Things to see on the Heysham Coast
The Heysham Coast offers more than your average seaside stroll. It has a history of saints, shipwrecks and graves, all against the backdrop of Morecambe Bay. Take a minute to soak up the views from the chapel on the headland, believed to have been established by St Patrick.
Sunsets and seaside sounds
Stand on the headland at Heysham to experience the evening sunsets across Morecambe Bay. Watch as the sun slowly melts into the sea and the sky moves from blue to pink to orange.
Watch the tides changing and the stormy weather bringing in crashing waves. Listen out for the 'peep' of the oystercatchers as they wait for the sea to uncover their next meal, hidden in the mud.
St Patrick's Chapel
According to local legend, St Patrick came ashore here in the 5th century after being shipwrecked, and subsequently established a small chapel on the headland.
St Patrick’s Chapel still exists today, though the current structure is thought to have been built at least two centuries after the original to encourage the act of pilgrimage.
The rectangular chapel is made of sandstone and measures just seven by 2.2 metres. One of its most impressive features is its curved Anglo-Saxon-style doorway.
The chapel is recorded in the National Heritage List for England as a designated Grade I-listed building. It’s also a Scheduled Ancient Monument, which means that it gets extra protection due to its age, uniqueness and fragility.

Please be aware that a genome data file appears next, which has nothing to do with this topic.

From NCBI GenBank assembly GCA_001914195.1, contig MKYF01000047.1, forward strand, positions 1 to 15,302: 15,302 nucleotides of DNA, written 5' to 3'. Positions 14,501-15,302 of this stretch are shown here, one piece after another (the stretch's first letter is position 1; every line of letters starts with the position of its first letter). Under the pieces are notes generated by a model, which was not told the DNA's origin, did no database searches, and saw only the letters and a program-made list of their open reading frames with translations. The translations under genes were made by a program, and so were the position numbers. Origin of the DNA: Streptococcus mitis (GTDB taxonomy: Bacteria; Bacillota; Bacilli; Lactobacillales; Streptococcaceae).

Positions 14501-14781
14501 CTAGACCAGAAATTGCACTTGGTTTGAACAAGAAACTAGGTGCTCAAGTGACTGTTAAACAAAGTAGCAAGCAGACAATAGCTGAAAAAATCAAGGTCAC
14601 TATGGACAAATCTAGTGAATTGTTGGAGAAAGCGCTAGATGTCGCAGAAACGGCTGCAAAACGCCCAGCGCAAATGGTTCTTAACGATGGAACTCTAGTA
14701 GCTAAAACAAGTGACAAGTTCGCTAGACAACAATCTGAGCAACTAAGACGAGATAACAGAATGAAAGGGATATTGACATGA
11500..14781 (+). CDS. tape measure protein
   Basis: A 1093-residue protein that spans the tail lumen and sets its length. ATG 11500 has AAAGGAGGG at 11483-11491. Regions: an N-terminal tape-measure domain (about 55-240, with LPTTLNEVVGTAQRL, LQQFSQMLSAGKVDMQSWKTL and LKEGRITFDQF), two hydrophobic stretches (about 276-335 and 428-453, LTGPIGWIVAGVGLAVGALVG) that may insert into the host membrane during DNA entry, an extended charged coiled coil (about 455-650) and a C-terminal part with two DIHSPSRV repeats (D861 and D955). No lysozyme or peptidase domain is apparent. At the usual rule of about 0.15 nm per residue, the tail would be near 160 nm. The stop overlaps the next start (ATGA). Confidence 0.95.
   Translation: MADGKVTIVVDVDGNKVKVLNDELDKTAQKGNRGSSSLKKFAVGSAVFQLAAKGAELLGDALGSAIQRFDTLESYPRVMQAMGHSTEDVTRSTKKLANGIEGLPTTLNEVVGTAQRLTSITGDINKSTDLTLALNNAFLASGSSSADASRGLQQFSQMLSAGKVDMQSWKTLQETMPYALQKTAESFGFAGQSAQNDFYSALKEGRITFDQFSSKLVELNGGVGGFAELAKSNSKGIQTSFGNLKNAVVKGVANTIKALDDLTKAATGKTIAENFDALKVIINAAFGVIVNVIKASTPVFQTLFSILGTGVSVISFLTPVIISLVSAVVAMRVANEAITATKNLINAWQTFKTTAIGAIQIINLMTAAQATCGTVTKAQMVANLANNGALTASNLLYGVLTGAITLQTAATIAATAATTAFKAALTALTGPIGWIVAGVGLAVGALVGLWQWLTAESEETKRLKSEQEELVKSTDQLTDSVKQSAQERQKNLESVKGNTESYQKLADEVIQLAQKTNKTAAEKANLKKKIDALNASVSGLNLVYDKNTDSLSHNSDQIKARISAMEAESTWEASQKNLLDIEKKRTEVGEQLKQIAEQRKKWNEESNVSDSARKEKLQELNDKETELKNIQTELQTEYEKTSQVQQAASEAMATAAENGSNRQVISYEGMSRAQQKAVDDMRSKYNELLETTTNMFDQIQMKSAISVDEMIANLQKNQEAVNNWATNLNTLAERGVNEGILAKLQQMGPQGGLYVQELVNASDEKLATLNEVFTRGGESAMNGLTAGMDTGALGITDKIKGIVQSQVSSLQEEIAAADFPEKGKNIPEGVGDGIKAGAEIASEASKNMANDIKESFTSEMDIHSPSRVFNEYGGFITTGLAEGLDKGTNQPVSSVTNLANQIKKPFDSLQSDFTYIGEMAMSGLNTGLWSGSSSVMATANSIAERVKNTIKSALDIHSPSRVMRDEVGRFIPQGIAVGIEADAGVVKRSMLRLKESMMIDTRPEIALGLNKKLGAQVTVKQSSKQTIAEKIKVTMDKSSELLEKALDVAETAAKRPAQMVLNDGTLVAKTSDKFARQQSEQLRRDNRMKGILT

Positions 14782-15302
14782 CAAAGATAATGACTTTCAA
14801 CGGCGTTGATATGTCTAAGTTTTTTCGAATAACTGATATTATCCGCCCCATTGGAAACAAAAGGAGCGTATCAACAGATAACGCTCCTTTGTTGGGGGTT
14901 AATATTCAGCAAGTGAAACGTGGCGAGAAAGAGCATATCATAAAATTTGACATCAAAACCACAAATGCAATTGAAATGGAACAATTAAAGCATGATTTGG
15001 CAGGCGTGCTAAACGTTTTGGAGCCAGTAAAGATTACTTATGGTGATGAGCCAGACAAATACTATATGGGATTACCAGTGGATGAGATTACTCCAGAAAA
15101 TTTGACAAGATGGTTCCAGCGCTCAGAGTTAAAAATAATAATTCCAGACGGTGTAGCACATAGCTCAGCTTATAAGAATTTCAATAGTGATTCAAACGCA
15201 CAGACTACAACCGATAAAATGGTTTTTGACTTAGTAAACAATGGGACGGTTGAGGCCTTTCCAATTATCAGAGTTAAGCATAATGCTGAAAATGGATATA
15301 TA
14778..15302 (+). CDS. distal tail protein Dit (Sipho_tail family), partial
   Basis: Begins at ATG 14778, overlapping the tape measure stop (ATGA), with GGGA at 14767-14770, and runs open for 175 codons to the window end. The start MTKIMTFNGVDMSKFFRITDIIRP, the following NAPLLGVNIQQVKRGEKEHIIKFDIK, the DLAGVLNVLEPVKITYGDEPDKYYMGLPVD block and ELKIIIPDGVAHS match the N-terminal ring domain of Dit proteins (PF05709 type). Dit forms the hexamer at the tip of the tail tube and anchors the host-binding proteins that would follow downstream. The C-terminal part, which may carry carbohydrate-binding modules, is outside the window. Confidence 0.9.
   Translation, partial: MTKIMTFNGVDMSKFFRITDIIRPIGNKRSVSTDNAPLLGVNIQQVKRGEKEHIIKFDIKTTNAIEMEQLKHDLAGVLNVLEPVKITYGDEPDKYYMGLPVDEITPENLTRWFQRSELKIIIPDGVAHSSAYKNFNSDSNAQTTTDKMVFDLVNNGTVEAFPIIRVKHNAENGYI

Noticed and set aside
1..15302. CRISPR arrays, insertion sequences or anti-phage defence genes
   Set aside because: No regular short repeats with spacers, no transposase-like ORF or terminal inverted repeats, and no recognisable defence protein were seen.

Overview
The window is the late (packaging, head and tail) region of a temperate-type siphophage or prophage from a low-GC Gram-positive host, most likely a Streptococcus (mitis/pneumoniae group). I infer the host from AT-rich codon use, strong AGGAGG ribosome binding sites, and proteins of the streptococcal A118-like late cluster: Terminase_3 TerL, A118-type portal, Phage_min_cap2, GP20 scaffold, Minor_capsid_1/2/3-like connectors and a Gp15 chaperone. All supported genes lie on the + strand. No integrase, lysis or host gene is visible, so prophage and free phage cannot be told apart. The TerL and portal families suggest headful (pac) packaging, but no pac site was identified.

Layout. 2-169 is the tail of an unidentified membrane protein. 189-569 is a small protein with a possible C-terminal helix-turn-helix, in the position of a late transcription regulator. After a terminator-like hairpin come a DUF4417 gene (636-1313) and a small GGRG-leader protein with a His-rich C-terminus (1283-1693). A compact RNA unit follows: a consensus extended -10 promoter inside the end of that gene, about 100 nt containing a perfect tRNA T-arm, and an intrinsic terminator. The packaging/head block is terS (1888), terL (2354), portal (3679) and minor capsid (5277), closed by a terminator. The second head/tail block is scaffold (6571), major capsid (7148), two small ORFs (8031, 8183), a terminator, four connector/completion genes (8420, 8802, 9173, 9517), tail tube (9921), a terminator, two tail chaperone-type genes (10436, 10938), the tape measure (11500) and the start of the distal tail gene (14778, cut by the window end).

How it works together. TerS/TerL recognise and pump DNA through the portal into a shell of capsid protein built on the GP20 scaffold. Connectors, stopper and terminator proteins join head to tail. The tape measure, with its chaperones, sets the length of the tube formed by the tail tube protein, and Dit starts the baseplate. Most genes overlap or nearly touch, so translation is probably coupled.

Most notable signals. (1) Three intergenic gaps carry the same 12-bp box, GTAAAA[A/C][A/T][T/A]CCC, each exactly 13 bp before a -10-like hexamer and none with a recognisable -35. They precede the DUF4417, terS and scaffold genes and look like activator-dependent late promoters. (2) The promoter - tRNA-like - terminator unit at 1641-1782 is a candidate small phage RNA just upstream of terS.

The intriguing story of man’s connection with Heysham continues with the remains of eight rock-cut graves. Located just south of the chapel, they were cut from the sandstone headland. Look out for several that are body-shaped and have rock-cut sockets; these were possibly designed to hold wooden crosses.
It's thought that the graves were created around the 11th century and were used for burying very high-status people. Take a moment to absorb the atmosphere of the area around you – it’s easy to feel transported back in time.
The unveiling of this story has been made possible by archaeological excavations over the years, the most recent taking place in April 1993 on land below the stone coffins. No human bones were found, but more than 1,200 artefacts were recovered, revealing that the site was occupied around 12,000 years ago.
The Heysham trail
To get the most from your visit to the Heysham Coast, download the self-guided Heysham trail, which will tell you what to look out for during your time here.
Discover the 780 miles of beautiful coastline in our care. Plan your next coastal adventure, whether you want to explore soft, sandy beaches or rugged, windswept cliffs.
Try out the ‘50 things to do before you’re 11¾’ activities children can enjoy by the sea, from paddling or swimming, to catching crabs and skimming stones.
While canoeing and kayaking are great ways to experience nature and keep fit, they can be dangerous if you don't follow the guidelines. Learn how to stay safe with our advice and guidance.
The Heysham Coast is a great place to explore with your four-legged friend. To help keep this place special for other people and wildlife, please follow the Canine Code.